Updated from 9:02 a.m. with additional information throughout.
- Bank of America reports first-quarter profit of $2.6 billion or 20 cents a share
- Net revenue came in at $23.7 billion
- The consensus estimate among analysts was EPS of 22 cents on revenue of $23.41 billion
NEW YORK (
Bank of America
(BAC - Get Report)
on Wednesday said its first-quarter profit quadrupled vs. an easy comparison a year ago, though cost-cutting efforts drew a lukewarm reception from analysts.
First-quarter operating expenses of $18.15 billion were $150 million above the forecast of Credit Suisse analyst Moshe Orenbuch, as compensation was slightly higher than the analyst expected. Orenbuch noted, however, that Bank of America did see a $500 million drop vs. the fourth quarter in the unit known as Legacy Asset Servicing. Those costs, associated with resolved problem mortgages left over from the subprime crisis, are expected to fall by several billion dollars in the next few years -- a key to bullish arguments for the stock.
Legacy Asset Servicing still accounted for $2.6 billion in expenses in the quarter and Bank of America CFO Bruce Thompson said the bank aims to bring that number below $2.1 billion by the end of 2013.
Sterne Agee analyst Todd Hagerman was not greatly impressed. The bank "continues to be dogged by exceptionally high legacy mortgage related costs," he wrote in an email exchange Wednesday. The analyst added "litigation related costs were little changed in the quarter and credit quality measures were mixed at best."
As for its capital markets business, Bank of America "simply didn't hit the ball out of the park relative to their peers thus far," Hagerman wrote.
Still, Bank of America showed dramatic improvement in its Global Markets segment, earning nearly $1.4 billion for the quarter compared to a $338 million loss a year ago.
UBS analyst Brennan Hawken wrote in a report that revenue missed his estimates by $1.4 billion, though he added that Bank of America "made up the difference in lower expenses."
Still, he added "concern about the revenue impact of BofA's extraordinary cost cutting could start to weigh on the stock, which has been our concern around the bull thesis on BofA."
FBR Capital Markets analyst Paul Miller argued in a note the quarter was "decent," as he cited "strong" loan growth and margins. Still, he argued expenses remain a concern.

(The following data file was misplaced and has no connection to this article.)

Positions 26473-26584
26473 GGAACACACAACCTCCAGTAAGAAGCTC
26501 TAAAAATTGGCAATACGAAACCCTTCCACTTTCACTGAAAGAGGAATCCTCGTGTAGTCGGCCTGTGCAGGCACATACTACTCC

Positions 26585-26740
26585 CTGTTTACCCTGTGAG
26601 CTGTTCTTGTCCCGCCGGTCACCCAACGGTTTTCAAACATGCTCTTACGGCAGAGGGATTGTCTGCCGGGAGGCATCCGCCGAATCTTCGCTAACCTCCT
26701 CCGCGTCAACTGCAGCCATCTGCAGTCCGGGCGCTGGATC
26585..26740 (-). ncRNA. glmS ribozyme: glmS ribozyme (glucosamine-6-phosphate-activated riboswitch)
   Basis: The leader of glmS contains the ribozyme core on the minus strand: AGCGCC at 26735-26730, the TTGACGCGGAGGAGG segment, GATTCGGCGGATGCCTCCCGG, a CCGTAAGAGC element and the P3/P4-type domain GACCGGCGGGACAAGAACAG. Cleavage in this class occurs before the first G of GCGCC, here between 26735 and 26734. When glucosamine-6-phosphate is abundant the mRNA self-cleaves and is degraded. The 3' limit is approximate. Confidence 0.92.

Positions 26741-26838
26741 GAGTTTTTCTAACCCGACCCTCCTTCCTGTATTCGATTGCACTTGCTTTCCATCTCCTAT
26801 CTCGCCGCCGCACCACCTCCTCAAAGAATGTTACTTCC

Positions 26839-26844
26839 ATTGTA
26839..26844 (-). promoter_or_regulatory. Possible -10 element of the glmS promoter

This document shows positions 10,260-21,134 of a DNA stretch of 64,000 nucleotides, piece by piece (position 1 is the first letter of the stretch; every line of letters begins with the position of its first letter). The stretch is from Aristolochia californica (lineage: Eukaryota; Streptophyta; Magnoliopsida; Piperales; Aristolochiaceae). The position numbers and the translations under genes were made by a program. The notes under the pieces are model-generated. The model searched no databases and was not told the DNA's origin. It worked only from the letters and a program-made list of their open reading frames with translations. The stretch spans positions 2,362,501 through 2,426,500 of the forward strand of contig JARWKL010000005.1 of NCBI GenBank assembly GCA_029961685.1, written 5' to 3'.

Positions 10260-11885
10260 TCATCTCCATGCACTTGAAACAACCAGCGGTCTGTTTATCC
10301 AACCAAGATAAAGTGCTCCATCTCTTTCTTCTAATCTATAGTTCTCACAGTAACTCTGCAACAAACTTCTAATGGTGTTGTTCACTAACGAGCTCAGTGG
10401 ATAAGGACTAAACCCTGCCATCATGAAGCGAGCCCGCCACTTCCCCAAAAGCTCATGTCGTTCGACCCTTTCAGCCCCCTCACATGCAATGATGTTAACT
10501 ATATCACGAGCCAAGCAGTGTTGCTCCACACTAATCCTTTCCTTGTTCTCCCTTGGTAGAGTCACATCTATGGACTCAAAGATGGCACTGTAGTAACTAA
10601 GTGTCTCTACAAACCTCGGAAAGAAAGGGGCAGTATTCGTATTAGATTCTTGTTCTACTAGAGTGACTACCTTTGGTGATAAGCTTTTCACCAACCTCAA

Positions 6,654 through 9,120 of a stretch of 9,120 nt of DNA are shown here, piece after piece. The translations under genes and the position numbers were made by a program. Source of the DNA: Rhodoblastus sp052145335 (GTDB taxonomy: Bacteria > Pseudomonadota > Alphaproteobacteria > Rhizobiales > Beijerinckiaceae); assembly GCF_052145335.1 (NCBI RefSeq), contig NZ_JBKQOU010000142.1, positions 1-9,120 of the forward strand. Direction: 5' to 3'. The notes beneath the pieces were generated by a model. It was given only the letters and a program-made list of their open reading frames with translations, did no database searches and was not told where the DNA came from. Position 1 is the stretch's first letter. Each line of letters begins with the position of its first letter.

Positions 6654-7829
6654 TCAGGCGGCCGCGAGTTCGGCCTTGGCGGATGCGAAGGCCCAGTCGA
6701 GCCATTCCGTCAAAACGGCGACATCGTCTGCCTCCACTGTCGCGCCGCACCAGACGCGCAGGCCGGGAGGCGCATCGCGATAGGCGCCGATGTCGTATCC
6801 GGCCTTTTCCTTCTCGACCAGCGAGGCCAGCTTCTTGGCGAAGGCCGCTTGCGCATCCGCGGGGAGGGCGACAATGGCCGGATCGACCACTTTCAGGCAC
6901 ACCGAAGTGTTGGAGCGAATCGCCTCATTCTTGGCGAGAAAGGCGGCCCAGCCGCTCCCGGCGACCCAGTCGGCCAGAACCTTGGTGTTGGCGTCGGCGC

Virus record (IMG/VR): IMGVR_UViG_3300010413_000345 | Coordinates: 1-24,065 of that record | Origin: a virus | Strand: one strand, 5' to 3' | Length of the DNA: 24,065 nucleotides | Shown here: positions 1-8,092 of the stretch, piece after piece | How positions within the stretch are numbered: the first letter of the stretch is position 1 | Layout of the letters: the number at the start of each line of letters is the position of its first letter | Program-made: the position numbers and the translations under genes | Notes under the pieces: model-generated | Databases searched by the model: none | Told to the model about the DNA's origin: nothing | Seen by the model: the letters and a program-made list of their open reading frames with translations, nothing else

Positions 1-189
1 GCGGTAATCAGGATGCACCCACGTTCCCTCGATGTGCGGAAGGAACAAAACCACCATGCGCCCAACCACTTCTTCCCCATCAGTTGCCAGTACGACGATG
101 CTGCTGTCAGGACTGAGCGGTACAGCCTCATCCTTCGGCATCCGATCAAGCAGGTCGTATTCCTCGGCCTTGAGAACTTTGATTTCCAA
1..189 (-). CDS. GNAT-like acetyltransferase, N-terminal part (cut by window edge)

"Expenses were higher than Street estimates given the litigation expense and annual retirement eligible stock compensation expenses of $893 [million,]" Miller wrote. "Though the company appears to remain on track for their cost savings initiative, the company needs to cut expenses materially while also maintaining revenue."
These challenges, "coupled with the litigation overhang that's eating about [10 cents per share] in earnings per quarter," caused Miller to remain neutral on the stock.
Bank of America said it reached an agreement in principle to settle for $500 million three class action lawsuits involving residential MBS issued by Countrywide.
While the settlement contributed to higher expenses Keefe, Bruyette & Woods analyst Christopher Mutascio wrote in a report that he was "positively encouraged by the settlement."
Bank of America's shares were down 5.17% to $11.65 in afternoon trading Wednesday.
The Charlotte, N.C-based banking giant reported net income for the first quarter of $2.6 billion or 20 cents per share, compared to $653 million, or 3 cents per diluted share, in the first quarter of 2012.
Revenue rose 5% to $23.7 billion from $22.5 billion a year ago. Analysts polled by
expected earnings of 22 cents per share on revenues of $23.41 billion.
"Solid increases in loan growth to small businesses and middle-market companies, four straight quarters of steady growth in mortgage originations, record earnings in wealth management, and another quarter near the top in investment banking fees show we are balanced, focused and moving forward," said CEO Brian Moynihan in a statement.
Bank of America shares have returned 6% this year after they more than doubled in 2012. Over the past five years, the shares are down nearly 70%.
-- Written by Dan Freed in New York.